Carte Blanche: n. pl. unrestricted power to act at one’s own discretion; unlimited authority. (The American Heritage® Dictionary of the English Language, Fourth Edition copyright ©2000 by Houghton Mifflin Company. Updated in 2009. Published by Houghton Mifflin Company. All rights reserved.)
Carte Blanche: – License to Kill (authority granted to members of the fictitious Double-oh section of Britain’s famed MI-6.
ODG: Overseas Development Group – the new home of the famed Double-oh section.
“Bond, James Bond” Sir Ian Fleming’s famous secret agent, portrayed in books, and on film by the likes of Barry Nelson (BBC Miniseries version of Casino Royale), Sean Connery, George Lazenby, Roger Moore, Timothy Dalton, Pierce Brosnan, and Daniel Craig. I was thirteen years old. Dr. No and Goldfinger had hit the theaters. The Man From Uncle and Secret Agent Man were the television rage. But to a one, we of the newly pubescent, hormonally charged male gender all wanted to be Bond, James Bond, the sophisticated, hard drinking, chain smoking, secret agent, surrounded by sexy, beautiful women, waiting for his trademark vodka martini (shaken, not stirred) while thoughtfully engaged at the baccarat table.
On paper he was Ian Fleming’s creation. The perfect suave, sophisticated spy for the cold war era. After Sir Ian’s death, the Fleming estate commissioned well known authors such as John Gardner, Raymond Benson, Sebastian Faulks to both create new Bond novels, and/or to novelize movies not directly based on a Fleming book.
The newest name to add to the list is that of American crime/thriller writer Jeffrey Deaver; probably best known for his Lincoln Rhymes novels. Deaver’s new entry into the successful series is Cart Blanche, © 2011 Ian Fleming Publications, Ltd. The cover teaser describes the book this way:
“James Bond as you’ve never seen him before…” and in way, that’s true. Deaver’s bond is not the aging Sean Connery, cute Roger Moore, devilishly handsome Pierce Bronson, or the muscular, somberly acrobatic Daniel Craig. This Bond is in a new unit, separate from MI-6 but still reporting to ‘M’. This is a 21st century James Bond who uses cell phones, computers, and other Q-branch gadgetry Sir Ian could never imagine, but the differences really end there.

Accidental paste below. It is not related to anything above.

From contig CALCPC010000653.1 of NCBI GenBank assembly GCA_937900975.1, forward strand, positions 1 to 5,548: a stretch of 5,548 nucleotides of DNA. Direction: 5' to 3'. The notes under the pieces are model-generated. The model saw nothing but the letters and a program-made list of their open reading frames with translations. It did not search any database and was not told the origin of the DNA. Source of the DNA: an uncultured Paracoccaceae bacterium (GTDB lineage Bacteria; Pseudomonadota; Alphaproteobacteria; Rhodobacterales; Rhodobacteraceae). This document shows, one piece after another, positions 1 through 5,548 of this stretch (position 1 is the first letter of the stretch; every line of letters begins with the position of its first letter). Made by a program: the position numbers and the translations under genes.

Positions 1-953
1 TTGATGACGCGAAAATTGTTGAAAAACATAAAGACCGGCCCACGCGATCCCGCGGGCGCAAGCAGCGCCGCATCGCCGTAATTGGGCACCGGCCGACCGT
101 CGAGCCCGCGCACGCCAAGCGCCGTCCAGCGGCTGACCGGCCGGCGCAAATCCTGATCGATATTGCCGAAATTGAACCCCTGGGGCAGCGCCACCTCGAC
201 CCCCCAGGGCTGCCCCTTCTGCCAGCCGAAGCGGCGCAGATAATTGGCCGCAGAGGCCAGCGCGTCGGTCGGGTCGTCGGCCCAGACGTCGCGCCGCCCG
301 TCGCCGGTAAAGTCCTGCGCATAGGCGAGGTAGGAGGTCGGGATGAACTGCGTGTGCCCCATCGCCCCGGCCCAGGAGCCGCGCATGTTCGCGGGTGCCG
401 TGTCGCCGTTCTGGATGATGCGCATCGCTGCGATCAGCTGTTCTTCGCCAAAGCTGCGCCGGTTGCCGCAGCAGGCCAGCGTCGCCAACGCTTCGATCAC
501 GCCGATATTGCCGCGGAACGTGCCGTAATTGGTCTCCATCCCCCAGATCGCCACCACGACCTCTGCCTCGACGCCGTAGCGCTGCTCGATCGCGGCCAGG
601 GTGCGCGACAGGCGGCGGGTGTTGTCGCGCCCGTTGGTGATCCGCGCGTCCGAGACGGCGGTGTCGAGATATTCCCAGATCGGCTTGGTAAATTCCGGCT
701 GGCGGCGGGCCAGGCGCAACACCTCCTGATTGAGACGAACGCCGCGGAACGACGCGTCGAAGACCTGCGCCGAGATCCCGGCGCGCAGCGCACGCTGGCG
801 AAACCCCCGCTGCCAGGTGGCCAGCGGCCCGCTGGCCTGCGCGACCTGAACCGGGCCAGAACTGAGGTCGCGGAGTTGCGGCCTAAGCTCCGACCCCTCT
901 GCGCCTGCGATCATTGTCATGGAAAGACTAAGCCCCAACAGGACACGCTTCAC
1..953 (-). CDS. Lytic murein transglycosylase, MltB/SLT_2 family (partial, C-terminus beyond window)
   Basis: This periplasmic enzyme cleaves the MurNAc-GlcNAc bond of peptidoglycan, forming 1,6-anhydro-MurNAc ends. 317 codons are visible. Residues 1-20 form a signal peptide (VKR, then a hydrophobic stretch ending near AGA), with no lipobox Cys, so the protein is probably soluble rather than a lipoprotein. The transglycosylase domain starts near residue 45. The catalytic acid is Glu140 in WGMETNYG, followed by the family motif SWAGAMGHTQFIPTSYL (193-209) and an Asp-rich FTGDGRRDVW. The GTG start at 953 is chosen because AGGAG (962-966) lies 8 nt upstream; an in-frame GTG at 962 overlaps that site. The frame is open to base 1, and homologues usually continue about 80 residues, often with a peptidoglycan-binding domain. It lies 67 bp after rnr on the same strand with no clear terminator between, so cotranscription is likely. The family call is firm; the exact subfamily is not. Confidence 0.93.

Deaver’s Bond is more reminiscent of Fleming’s creation than anything I have read since.
Again, from the book jacket blurb:
“A Night Action alert calls James Bond away from dinner with a beautiful woman. Headquarters has decrypted an electronic whisper about an attack scheduled for later in the week: Casualties estimated in the thousands, British interests adversely affected.”
And so it begins. A coded message takes James from the demolition sight of a former military hospital in March, to Dubai, and finally to South Africa, on the trail not of blood diamonds, as one might surmise, but the world leader in recycling and ‘waste disposal,’ where he faces one of his cleverest and most surprising foes yet.
This is vintage Bond. The cars, the women, the food, the drinks, the gadgets, the
trademark silenced Walther, and the always certain but sometimes bumbling hero of the Fleming stories.
For fans of Jeffrey Deaver, and James Bond alike, Carte Blanche is a must read!! 5 stars to welcome back the hero who took Superman’s place in my childhood. This reviewer can only hope that we will see more of Double-oh-seven from the pen of Jeffrey Deaver.
This review is based on the 2012 US paperback release of Carte Blanche by Jeffrey Deaver, the Ian Fleming Estate, and Pocket Star Books, a division of Simon & Schuster.
Tampa readers can purchase Carte Blanche at Barnes & noble on Dale Mabrey in Candlewood, Books-A-Million on US 19 in Port Richey, and fine book sellers everywhere. Kindle, Nook, and other popular e-book versions are also available at BN.COM, Amazon.com, and other online retailers.
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Finally, watch this spot for my next review, Twice, Lisa Unger’s newest Lydia Strong thriller – coming soon.